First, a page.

mehr Informationen zum Thema Bluthochruck
you will find the etiology and treatment for essential hypertension.
It is very simple and most of the medications used today are
At 75, my BP is normal and I have no cholesterol in any arteries.
The full story can be found at the web site listed below.
R. M. Alford, MD
What is hypertension?
Hypertension results from the induced constriction of the smaller
arteries (arterioles) to produce an adequate circulatory/perfusion
pressure for the kidneys.
What is its cause?
It is well established that exercise is beneficial for those
hypertension, but to date no logical explanation has been ascribed.
There are those that theorize that it is due to an adding to
the tone of the
circulatory system. The beneficial component of exercise is
generated which opens the peripheral capillary bed for heat
diffusion, as is evidenced by the flushing that occurs in most
people when they exercise. If heat production is the beneficial
factor, there then logically has to be some degree of hypothermia/coldness
present in the hypertensive patient, nature's most potent contractor
of the peripheral circulation. Hypothermia in such cases is
essentially always secondary to a decrease in the metabolic
rate with its accompanying deficiency of heat production. As
a corollary, has there ever been a reported case of comparable
vascular diversion in a hyperthyroid patient?
What is the mechanism of hypertension?
As noted above, the core organs are designed to function optimally
at a very narrow temperature range. When the temperature control
center in the hypothalamus senses there is core hypothermia,
the brain, being a part of the core, signals the shunting of
the warmer arterial blood, in relative amounts directly back
to the core via peripheral arterio-venous shunts, glomus bodies.
(In the automobile there is no circulation of the engine coolant
through the radiator until the engine warms to that critical
point that opens the thermostat.) So it is in the human organism.
The peripheral circulation will not open optimally until the
core temperature rises to that optimal temperature that signals
the heat control center to close the appropriate number of shunts.
(All shunts are closed only when there is hyperthermia.) With
the peripheral shunting there is a commensurate drop in blood
pressure. With the steady decline in the metabolic rate that
occurs as a part of the aging process in the hypothyroid individual,
there is increased shunting with a continuing fall in blood
pressure. (In over forty year of practice, this phenomenon was
most prominently evidenced in the ectomorphic female, which,
in itself, is a cardinal indication of hypothyroidism.) When
the fall in blood pressure reaches the critical point at which
the renal/kidney perfusion pressure is compromised, angiotensin
is secreted to relatively constrict arterioles to raise the
renal perfusion pressure. Thus is the evolution of hypertension.
Relative to the function of the glomus bodies, there is as yet
discussion as to how are they controlled. Does the temperature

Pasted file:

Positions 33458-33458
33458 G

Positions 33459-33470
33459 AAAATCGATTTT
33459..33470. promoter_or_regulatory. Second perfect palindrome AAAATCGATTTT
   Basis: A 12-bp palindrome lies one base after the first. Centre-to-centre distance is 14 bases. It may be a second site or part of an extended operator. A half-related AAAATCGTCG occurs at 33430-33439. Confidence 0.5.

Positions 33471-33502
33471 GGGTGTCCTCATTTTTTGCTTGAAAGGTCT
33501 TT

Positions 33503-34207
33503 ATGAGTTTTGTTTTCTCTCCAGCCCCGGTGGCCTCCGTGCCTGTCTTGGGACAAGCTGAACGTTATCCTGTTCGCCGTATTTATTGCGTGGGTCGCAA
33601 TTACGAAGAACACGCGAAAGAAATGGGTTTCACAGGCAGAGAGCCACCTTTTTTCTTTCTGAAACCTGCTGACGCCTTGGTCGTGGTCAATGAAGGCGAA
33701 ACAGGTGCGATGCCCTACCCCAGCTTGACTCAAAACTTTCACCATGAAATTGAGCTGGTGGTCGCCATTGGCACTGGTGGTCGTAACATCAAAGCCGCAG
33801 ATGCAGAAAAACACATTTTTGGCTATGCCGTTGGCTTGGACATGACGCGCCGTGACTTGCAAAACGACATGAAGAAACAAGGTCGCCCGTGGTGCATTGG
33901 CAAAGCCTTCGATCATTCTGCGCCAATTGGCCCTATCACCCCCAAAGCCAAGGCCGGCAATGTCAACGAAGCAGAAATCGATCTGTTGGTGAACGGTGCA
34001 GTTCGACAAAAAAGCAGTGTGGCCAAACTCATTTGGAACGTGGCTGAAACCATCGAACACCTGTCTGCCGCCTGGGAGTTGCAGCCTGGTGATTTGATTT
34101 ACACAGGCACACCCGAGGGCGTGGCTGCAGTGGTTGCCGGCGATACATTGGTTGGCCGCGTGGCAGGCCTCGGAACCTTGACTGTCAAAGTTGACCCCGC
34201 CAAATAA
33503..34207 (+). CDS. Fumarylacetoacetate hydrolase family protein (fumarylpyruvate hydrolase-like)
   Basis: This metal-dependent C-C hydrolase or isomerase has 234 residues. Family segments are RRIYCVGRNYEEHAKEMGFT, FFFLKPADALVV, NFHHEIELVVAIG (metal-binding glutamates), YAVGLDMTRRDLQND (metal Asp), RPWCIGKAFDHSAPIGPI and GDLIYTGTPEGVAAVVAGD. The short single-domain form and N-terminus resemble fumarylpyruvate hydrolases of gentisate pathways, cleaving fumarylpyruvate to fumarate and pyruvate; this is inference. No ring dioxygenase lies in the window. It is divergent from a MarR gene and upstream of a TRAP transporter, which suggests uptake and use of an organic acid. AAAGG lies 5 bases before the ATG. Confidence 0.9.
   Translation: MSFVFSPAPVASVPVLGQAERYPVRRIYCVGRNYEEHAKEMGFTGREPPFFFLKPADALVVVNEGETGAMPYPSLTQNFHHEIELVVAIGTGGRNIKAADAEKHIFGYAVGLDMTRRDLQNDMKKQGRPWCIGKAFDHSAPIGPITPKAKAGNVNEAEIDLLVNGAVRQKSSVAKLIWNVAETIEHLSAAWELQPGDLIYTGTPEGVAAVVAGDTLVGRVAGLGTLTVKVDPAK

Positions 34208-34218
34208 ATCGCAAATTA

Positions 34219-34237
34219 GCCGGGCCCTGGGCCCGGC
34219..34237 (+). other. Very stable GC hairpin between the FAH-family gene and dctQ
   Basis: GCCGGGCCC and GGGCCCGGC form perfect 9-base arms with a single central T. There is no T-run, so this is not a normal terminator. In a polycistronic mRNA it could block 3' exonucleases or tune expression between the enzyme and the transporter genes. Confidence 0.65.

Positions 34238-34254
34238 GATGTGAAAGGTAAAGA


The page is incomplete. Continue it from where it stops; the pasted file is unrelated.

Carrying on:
control center communicate with them through a central connection
or chemically? In the early stages of shunting, their presence
is evidenced by mottling of the skin, primarily on the extremities,
each blotch delineating the capillary distribution of one glomus
body. The mottling shifts as the glomus bodies open and close,
probably a result of the relative anoxia produced in the open
shunt's capillary segment. By the time angiotensin enters the
picture to any great degree, there is essentially a permanent
state of shunting of all segments resulting in the pallor such
patients evidence, producing a relatively constant state of
anoxia of the skin.
Why are most of the presently used antihypertensive medications
The medications used today in the treatment of hypertension
are mainly aimed at reducing the arteriolar constrictive effect
of angiotensin, that
protector of the renal perfusion pressure. This is especially
true of the
Angiotensin Converting Enzyme (ACE) inhibitors and to a lesser
extent with the calcium blockers and other antihypertensive
medication that lowers the blood pressure and, in so doing compromises
the renal perfusion pressure, is contraindicated. They are especially
contraindicated when there is already compromised renal function
secondary to arteriosclerosis. In those patients having
arteriosclerotic renal impairment, renal failure will progress
even more rapidly.
Thus, the most effective way in which to reverse the entire
outlined above, is to increase the total body temperature to
thermostatic level that ends peripheral shunting. With the early
diagnosis and treatment of hypothyroidism, hypertension can
be prevented and in its early stages effect a cure. Once atherosclerosis
has begun, the rate of improvement is dependent on the stage
to which it has progressed. When yet in the cholesterol phase,
the cholesterol will be reabsorbed over time. If calcification
has already occurred, improvement is less assured, but raising
the core temperature can be beneficial with its enhancement
of revascularization and development of collateral channels.
med. Jochen Kubitschek , Wissenschaftsjournalist
Media Services Limited
mehr Informationen zum Thema Bluthochruck